A judge has criticised the family of two sisters sexually abused by their older brother who tried to prevent the women from coming forward about the abuse in order to protect the family name.
Jailing Christopher Rafter (48) for four and a half years on Tuesday, Mr Justice Paul McDermott said it was “outrageous” that family members criticised the sisters and ostracised them for their courage in disclosing the abuse, which he said destroyed their childhood.
“They were little children in their own home,” the judge said, adding that their brother bears the guilt and the responsibility for his abusive behaviour. “It should not even have to be stated,” the judge said.
In their victim impact statements read out in court, Dolores Prendergast and Linda Rafter said they hoped their actions in coming out about the abuse would help others “carrying a similar cross”.
Rafter, of The Hermitage, Portlaoise, Co Laois pleaded guilty at the Central Criminal Court to rape and sexual assault of two of his sisters at the family home on dates between 1989 and 1993. He has no previous convictions.
Ms Rafter and Ms Prendergast were both younger sisters of Rafter, and were aged between 6 and 10 years and 9 and 11 years old at the time of the abuse. Rafter was aged 14 at the start of his offending and about 19 when it ended.
Both women waived their anonymity in order for their brother to be named.
Both women outlined in their statements how, after they made their disclosures, family relationships had broken down and their names were “blackened and smeared” by family members who claimed they were “out for money” and should “get over it” as it was 30 years ago.
The women described how they were not allowed attend their father’s funeral and had to watch via the parish webcam. They watched as their brother was being “minded and fussed over”.
One of the women said her brother had taken no responsibility for his actions and had been the core cause of the family breakdown. She said he had taken every avenue to avoid justice and pleaded at the eleventh hour like “a rat caught in a trap”.
Passing sentence, Mr Justice Paul McDermott paid tribute to the women for their courage in coming forward, saying they deserve nothing but praise from their community.
“It is a difficult thing to do and a difficult path to take,” the judge said. “The personal price is a high one. It must not be hidden. People must have confidence to come forward and know when they do that they will be listened to.”
Mr Justice McDermott said the women were subjected to further abuse by family members’ “desperate attempts to prevent reporting of their abuse for the sake of the family name”.
The judge said Rafter engaged in a serious breach of trust when he abused his sisters, abusing one sister before moving on to the younger girl. “He inflicted awful damage on their growth and development as children,” he said. “That effect is long-lasting and continuous.”
The judge noted that the man was a child during much of the period of abuse and that he must sentence him accordingly. He handed down a sentence of six years and suspended the final 18 months on a number of conditions.
Ms Prendergast outlined in her victim impact statement that she no longer wanted to call the accused man her brother and referred to him as “X.”
She described herself as a “survivor” with no happy memories of her childhood. She said she would dread going home: “Inside those four walls I had no protection.”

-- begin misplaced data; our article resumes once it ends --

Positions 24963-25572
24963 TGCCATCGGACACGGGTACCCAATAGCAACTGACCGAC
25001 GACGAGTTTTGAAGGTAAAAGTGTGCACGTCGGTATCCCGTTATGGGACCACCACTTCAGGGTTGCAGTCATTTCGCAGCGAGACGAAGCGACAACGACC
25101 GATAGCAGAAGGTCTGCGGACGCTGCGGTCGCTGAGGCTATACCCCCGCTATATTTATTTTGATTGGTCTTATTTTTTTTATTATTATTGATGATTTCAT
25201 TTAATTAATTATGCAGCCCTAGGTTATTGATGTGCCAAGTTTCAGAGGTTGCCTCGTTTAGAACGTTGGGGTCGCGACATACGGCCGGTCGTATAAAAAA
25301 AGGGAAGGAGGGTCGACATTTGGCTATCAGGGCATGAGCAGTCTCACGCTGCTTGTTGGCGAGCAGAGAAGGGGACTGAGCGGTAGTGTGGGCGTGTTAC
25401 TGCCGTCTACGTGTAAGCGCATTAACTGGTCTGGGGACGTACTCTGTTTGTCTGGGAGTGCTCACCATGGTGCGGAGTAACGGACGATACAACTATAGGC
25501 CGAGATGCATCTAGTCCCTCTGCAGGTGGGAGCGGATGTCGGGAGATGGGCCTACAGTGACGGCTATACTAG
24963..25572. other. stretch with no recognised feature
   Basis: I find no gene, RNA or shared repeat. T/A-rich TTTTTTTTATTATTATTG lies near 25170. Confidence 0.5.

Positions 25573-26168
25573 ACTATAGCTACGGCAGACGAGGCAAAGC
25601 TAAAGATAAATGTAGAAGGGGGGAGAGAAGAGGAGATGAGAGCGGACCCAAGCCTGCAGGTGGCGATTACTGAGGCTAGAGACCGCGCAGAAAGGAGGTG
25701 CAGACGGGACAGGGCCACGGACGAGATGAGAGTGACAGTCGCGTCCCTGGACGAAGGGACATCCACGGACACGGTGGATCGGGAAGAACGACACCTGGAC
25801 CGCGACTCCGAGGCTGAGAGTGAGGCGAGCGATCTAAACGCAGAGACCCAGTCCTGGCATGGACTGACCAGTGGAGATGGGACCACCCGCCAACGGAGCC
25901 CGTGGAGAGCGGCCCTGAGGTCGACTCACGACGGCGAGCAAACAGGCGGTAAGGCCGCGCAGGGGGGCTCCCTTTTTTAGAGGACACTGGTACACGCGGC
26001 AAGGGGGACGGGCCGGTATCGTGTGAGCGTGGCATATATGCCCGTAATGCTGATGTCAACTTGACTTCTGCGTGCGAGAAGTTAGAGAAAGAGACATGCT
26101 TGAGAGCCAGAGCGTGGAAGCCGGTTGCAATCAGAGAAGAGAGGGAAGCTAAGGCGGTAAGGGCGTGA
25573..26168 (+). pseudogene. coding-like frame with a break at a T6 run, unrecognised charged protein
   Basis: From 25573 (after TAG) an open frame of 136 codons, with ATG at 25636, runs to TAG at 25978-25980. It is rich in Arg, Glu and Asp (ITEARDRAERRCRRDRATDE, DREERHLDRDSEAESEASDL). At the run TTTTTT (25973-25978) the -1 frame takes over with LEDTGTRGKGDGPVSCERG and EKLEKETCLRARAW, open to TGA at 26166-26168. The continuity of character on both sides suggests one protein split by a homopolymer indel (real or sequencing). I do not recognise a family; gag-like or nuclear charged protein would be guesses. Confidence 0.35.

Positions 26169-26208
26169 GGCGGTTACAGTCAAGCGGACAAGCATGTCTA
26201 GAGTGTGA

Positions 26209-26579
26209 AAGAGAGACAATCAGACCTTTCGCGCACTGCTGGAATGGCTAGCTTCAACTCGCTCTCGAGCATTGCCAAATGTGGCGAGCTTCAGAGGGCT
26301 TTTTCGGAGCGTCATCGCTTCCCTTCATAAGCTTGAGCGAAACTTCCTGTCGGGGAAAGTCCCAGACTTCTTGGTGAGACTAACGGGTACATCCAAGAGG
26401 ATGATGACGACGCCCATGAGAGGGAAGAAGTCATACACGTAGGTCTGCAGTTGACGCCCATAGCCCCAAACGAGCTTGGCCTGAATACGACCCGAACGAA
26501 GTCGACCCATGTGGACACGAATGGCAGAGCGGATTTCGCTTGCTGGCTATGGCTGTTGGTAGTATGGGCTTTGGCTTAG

She told of the devastation, heartache and disbelief after she disclosed to her mother what was happening and “she rejected my truth”. She realised her eight-year-old self had to protect herself.
“I was utterly alone in the face of the abuse,” she said and went on to detail how the lack of protection had impacted her in terms of self-love, confidence and her ability to trust, carrying these effects into adult life.
She said she had been shocked to the core to discover she was not the only victim and that she felt so guilty.
She said her mother had again rejected her truth when she made the disclosures for a second time in 2018 as an adult. She said her mother had tried to manipulate them with the shame of public knowledge for the family and her character was assassinated with “vicious lies.”
She said the exclusion of herself and her sister from the normal grieving process for deceased family members had a huge effect, adding another level of trauma.
She said she hoped her statement would encourage others to come forward, highlighting that no one should have to conceal sexual abuse.
Ms Rafter told the court that they deserved this justice. She said her brother began abusing her when she was aged just six and even her first holy communion was tarnished with the memory of rape. “I would love to save six-year-old me from his clutches,” she said.
She said sexual abuse was a life sentence for her and she sometimes felt God would have been kinder to take her at six years old, but hopes maybe her disclosure of abuse will help others.
She said she cannot comprehend her mother’s reaction and feels she failed in her duty of care, considering herself the victim. She said her name was blackened and smeared to family members.
She said her family had stood by, knowing the truth, thinking only about their own needs and how it affected them in society. She said her parents were cold and dismissive, only feeling sorry for her brother.
She said her brother took no responsibility for his actions and was content to sit back and watch the family fall apart.
She said that sexual abuse should not be tolerated or accepted and that she hoped her story would make a difference to someone carrying a similar cross.